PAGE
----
The use of the word 'Traditional'?

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Re: The use of the word 'Traditional'?

Postby Fluffy_the_happy_lobster » Mon Apr 29, 2013 8:54 pm | #16

really? I've obviously seen different koryu... I'm not saying that there isn't some useful stuff, but can't really agree with the statement 'more useful application in Koryu than in any modern style'
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Re: The use of the word 'Traditional'?

Postby nry » Mon Apr 29, 2013 9:25 pm | #17

I shall re-phrase then: I have seen more useful stuff in the Koryu I train in compared to the other styles I've trained in before and many I've seen/watched in person.

Unless you have the right teacher, with the right understanding of the true application (with sufficient background to understand how things work in reality), I can fully understand why many think Koryu is nothing more than a bunch of boring kata with no real use.

I will be totally honest - it took me a good year of training with MotoHa before I began to 'get it' from that perspective - perhaps because you need a reasonable grounding in the basic ideas before that angle is taught.
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Re: The use of the word 'Traditional'?

Postby BrassMan » Tue Apr 30, 2013 12:06 am | #18

I'm not coming up to Carisle for a goosie, so I'll take your word for it. That said, the HEMA I've seen has excellent training methods and probably wouldn't take much tweaking to make something effective, but that's not why anyone I know does it.
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Re: The use of the word 'Traditional'?

Postby nry » Tue Apr 30, 2013 8:48 am | #19

BrassMan wrote:I'm not coming up to Carisle for a goosie, so I'll take your word for it. That said, the HEMA I've seen has excellent training methods and probably wouldn't take much tweaking to make something effective, but that's not why anyone I know does it.


I'd suggest that any MA that has true roots to actual martial use is as valid, if practiced 'correctly', as any 'modern' MA - considering many MA's are chucked around by people with little to no real world use, perhaps that raises further questions on what is more valid for self defence - battlefield tested stuff or modern stuff which people say is valid but has nothing but people's thoughts and ideas to go on for reasoning...
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Re: The use of the word 'Traditional'?

Postby Urban Fisherman » Fri May 03, 2013 11:24 am | #20

nry wrote:I'd suggest that any MA that has true roots to actual martial use is as valid, if practiced 'correctly', as any 'modern' MA - considering many MA's are chucked around by people with little to no real world use, perhaps that raises further questions on what is more valid for self defence - battlefield tested stuff or modern stuff which people say is valid but has nothing but people's thoughts and ideas to go on for reasoning...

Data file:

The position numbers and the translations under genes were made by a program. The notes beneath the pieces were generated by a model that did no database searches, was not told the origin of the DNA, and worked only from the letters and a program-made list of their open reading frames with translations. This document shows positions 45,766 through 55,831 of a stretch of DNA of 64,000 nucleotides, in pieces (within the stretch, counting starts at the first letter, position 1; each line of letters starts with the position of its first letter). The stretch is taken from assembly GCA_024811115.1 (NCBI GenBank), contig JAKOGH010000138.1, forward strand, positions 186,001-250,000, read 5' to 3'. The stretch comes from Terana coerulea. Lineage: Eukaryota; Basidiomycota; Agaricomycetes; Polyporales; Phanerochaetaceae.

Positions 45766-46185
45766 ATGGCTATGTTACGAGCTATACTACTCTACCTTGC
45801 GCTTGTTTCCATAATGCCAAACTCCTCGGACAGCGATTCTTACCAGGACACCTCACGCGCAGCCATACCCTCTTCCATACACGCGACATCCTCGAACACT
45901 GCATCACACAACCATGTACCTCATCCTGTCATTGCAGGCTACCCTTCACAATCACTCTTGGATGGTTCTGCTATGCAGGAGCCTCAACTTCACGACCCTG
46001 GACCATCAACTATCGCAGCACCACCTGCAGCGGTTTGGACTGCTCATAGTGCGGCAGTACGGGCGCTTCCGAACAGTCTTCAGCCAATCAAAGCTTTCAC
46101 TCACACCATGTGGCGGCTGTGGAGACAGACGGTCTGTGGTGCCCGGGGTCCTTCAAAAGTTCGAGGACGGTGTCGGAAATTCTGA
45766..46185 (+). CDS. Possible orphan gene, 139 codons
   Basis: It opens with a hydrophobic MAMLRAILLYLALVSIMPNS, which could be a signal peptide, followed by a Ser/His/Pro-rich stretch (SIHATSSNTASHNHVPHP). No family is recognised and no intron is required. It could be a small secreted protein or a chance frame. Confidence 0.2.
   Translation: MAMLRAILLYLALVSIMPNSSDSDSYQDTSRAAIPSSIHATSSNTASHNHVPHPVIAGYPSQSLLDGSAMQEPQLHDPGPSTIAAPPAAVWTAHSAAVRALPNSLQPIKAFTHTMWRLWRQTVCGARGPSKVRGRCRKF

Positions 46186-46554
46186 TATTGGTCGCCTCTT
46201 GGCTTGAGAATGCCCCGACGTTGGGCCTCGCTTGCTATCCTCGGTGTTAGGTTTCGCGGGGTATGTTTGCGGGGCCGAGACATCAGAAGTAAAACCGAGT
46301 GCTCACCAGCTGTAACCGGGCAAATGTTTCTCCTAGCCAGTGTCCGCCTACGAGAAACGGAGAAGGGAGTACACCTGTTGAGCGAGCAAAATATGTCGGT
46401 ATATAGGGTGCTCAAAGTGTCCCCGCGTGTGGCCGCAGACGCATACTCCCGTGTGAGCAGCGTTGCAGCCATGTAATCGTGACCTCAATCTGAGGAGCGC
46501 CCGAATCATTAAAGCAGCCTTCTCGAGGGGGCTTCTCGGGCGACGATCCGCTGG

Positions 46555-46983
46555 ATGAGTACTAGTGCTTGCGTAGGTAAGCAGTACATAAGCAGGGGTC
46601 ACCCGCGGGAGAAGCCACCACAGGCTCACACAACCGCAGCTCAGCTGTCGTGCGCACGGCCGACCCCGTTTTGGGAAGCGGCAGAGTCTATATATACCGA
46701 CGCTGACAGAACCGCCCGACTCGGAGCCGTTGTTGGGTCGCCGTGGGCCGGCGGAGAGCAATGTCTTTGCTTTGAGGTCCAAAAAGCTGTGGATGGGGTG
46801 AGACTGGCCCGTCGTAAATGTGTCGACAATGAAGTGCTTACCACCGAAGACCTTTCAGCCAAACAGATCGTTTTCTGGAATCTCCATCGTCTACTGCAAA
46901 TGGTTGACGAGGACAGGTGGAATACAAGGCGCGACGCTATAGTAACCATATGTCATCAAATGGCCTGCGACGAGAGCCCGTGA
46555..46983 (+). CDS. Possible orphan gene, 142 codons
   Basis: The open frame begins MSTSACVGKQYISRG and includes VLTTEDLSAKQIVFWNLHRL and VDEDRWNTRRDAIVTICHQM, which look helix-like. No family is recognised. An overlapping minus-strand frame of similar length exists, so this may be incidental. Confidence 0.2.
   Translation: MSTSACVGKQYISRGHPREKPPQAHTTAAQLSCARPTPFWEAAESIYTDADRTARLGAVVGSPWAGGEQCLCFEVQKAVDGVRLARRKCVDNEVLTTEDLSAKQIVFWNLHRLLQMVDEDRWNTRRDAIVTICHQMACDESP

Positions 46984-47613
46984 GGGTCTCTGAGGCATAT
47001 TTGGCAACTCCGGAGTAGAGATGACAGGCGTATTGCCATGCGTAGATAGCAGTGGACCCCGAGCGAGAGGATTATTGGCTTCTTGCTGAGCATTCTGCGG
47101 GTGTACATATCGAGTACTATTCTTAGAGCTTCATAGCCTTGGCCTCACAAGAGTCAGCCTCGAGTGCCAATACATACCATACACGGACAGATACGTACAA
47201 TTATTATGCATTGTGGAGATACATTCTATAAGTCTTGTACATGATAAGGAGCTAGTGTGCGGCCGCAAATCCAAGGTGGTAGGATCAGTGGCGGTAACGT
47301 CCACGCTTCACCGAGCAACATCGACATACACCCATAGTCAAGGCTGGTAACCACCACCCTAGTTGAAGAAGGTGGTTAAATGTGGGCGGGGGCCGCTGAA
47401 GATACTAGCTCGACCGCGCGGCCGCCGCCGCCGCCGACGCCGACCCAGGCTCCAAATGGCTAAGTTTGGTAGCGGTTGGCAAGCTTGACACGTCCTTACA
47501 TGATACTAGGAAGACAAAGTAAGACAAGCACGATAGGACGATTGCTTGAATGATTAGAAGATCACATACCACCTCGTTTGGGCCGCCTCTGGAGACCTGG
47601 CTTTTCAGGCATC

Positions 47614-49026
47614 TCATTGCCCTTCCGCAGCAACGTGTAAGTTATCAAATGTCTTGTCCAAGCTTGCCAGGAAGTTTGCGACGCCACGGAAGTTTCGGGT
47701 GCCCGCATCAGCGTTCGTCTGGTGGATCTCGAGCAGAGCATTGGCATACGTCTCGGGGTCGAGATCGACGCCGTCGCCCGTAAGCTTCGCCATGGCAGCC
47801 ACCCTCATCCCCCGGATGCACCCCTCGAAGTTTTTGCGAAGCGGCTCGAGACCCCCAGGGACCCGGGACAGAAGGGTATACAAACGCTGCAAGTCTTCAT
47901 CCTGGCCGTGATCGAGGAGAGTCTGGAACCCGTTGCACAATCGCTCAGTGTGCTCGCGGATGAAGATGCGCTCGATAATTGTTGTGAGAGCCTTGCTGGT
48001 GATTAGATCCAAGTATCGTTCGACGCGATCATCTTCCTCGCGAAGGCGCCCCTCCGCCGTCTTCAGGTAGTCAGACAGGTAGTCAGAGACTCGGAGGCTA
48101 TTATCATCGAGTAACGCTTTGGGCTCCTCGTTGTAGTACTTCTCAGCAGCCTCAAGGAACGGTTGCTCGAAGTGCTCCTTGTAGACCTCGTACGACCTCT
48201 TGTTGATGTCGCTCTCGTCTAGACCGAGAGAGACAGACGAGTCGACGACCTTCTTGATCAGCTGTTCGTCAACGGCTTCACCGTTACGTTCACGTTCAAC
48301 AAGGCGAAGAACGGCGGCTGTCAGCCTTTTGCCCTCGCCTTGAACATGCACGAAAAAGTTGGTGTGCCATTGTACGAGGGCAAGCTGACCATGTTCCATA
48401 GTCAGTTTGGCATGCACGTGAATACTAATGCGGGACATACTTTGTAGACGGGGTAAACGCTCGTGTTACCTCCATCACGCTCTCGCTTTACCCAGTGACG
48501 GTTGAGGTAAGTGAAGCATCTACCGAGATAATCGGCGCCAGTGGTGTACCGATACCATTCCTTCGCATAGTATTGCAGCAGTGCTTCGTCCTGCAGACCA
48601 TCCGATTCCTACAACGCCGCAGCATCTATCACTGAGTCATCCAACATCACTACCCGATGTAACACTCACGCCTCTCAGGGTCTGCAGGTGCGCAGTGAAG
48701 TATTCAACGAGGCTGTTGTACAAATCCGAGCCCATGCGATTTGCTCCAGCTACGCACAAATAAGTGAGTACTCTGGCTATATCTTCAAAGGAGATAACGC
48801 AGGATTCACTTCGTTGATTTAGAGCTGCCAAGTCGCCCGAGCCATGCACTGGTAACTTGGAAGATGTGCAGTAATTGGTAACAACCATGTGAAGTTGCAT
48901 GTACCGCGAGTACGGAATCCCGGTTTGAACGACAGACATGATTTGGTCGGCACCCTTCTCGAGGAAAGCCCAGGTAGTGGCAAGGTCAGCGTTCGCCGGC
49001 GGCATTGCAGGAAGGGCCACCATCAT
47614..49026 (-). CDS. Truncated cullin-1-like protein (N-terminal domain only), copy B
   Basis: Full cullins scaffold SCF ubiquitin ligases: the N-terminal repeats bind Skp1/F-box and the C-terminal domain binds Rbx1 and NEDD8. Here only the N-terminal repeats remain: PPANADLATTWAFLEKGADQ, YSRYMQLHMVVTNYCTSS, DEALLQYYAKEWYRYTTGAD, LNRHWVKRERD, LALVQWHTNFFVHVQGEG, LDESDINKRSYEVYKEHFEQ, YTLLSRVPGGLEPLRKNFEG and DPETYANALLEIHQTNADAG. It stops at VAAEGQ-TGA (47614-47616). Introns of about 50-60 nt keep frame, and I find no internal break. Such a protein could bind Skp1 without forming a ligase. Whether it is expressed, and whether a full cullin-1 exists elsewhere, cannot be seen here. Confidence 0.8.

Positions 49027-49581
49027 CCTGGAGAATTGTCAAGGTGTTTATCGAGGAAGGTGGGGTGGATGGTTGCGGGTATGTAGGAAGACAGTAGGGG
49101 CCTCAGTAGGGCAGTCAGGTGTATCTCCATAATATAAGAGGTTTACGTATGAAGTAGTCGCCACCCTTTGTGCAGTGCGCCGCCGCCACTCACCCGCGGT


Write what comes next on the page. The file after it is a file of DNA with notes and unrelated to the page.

The final major "battlefield test" of samurai martial techniques was the Satsuma rebellion, which didn't go very well for the Samurai:

"The final blow to conservative samurai came in the 1877 Satsuma rebellion, when the government's newly drafted army, trained in European infantry techniques and armed with modern Western guns, defeated the last resistance of the traditional samurai warriors. With the exception of these few samurai outbreaks, Japan's domestic transformation proceeded with remarkable speed, energy, and the cooperation of the people. This phenomenon is one of the major characteristics of Japan's modern history."
http://afe.easia.columbia.edu/special/j ... _meiji.htm

I question the utility of such "battlefield testing" for the scenarios that people worry about for self defence. The effectiveness of groups of people is central to winning on the battlefield, whereas self defence is by definition about a single person.

I also wonder how much of what samurai learnt in the distinct past from the battlefield has been transmitted to the present day, much of it would be implicit knowledge, and I suspect much of what was transmitted would be forgot or mutate over the years.

I think you have to test stuff for yourself regardless of whether it was invented 2 or 200 years ago.
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